I think I'm just naturally making my writing more performative as I go.

For my performance with Dirk Rowntree (former Debris drummer, graphic designer, photographer, art maven) at Double Happiness Dirk and I started preparing months in advance by drinking martinis at Minetta Tavern. We then talked about what constituted the usual factors of a poetry reading, and how we really were bored by that. We talked about the space and materials, packaging, PR, and not really wanting to do the old "Can everyone in the back hear me? Ahem. Tap Tap Tap" on the microphone kind of thing. So it's natural that being audible wasn't that important, in fact I wanted people to be able to go in and out of the text, as if they were falling asleep at the opera, which is a beautiful way to hear things sometimes.

I also passed out product info. and beauty tip sheets before the reading to welcome everyone personally to the bar. I was trying to get non poet bar patrons to stay as well and have this kind of Moonie inclusivity as these scenes are so, you know, the opposite. They were really excited to be included in whatever was going on. I agree with Nada Gorden when she says that poets should have party favors at readings or something like that. I think we should have merchandising that includes, mugs, pens, banners, t-shirts, and perfume samples. I wish we had funding to make all this possible. For me a reading is really like a bringing together of everything, like a wedding. It's a BIG AFFAIR minus the caterer, but you've got to think about the invites and guest list, the gown, dinner, and dancing all the time. That kind of thinking of the whole- of- it creates a necessary ambiance for me in my reading work (Question #9). The lists in my poems are just ways to glue it all together, which is fundamentally, what technology can do for us. And we need technology to seal-in fresh culture. Otherwise we do get a little scanty and bottled up about the pro-em.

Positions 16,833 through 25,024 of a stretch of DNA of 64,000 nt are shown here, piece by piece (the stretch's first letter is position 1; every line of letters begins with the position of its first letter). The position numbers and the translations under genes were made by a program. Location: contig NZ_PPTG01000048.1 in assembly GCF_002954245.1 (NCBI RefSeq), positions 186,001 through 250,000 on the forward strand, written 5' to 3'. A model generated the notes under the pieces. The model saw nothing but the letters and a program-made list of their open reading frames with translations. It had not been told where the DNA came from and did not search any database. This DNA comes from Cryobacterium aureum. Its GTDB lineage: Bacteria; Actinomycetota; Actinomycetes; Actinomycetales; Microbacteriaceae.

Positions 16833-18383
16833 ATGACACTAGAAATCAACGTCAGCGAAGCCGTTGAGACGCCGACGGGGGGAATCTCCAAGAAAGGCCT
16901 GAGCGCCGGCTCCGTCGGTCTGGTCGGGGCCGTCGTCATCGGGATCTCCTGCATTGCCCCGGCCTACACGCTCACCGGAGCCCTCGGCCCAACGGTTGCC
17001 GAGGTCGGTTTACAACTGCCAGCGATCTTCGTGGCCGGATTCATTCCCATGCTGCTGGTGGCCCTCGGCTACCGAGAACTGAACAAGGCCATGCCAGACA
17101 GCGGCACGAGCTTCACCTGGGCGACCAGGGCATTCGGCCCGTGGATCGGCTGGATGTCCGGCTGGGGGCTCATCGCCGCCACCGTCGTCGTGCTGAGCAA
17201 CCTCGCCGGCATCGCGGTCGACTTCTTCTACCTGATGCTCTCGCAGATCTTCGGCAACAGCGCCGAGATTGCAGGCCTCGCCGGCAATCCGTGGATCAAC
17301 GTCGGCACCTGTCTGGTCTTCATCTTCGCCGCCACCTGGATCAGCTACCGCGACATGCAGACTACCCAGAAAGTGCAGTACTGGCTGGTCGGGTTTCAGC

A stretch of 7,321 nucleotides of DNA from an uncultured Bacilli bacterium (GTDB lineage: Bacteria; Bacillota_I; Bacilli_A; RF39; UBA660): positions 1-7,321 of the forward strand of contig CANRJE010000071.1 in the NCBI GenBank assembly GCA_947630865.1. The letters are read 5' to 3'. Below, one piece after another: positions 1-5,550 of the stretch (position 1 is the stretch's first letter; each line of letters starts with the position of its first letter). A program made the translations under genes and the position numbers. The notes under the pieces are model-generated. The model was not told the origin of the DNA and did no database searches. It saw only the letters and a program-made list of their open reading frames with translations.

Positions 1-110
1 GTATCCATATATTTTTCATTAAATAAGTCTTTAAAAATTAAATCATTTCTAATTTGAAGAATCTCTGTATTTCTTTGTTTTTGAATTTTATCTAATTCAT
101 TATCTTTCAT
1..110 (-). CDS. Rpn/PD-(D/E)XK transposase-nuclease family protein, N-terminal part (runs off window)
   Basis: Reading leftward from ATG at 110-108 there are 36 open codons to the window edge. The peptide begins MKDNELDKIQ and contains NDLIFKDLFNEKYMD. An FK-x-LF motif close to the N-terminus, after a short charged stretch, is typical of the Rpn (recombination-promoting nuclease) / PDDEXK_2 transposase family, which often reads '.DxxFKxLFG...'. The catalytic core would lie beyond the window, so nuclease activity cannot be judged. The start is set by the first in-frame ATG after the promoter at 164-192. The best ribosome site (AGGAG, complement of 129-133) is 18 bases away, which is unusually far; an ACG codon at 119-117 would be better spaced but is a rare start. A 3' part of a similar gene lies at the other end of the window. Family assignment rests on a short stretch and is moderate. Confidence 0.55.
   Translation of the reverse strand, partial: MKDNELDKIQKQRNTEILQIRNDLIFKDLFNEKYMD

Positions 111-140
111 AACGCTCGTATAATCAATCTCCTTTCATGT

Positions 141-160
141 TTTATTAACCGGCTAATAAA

Dichotomies Checklist:(Questions # 1, 2 & 4)

1) Science vs. Superstition or Impersonal Modern Beliefs vs. Rational Science. Check.
2) Objective Views of the Self vs. Societal Views of the Self. Check. Double Check.
4)Statements of Truth vs. Statements of Falsity. Check.

Ready for Takeoff:

What to Wear: (Question # 2)

Are you referring to the poem Sarafem? I don't know which poem you mean, but those aspects exist in all my poems (objective vs. societal views of self). Pasting the poem into Vogue magazine was more organizational at first, but then it became important to me how the poems looked on the pages and how it changed the meaning of the intentions of each page. It also helped with pacing during the reading as I had to find the poems during the reading, so I got to play a little hide-and-seek with myself which became my activity while Dirk was playing "emulsion guitar" with Kodak film strips. My nose also was really running, so I had a whole Kleenex using that people thought was meant to look like I was a Cokehead.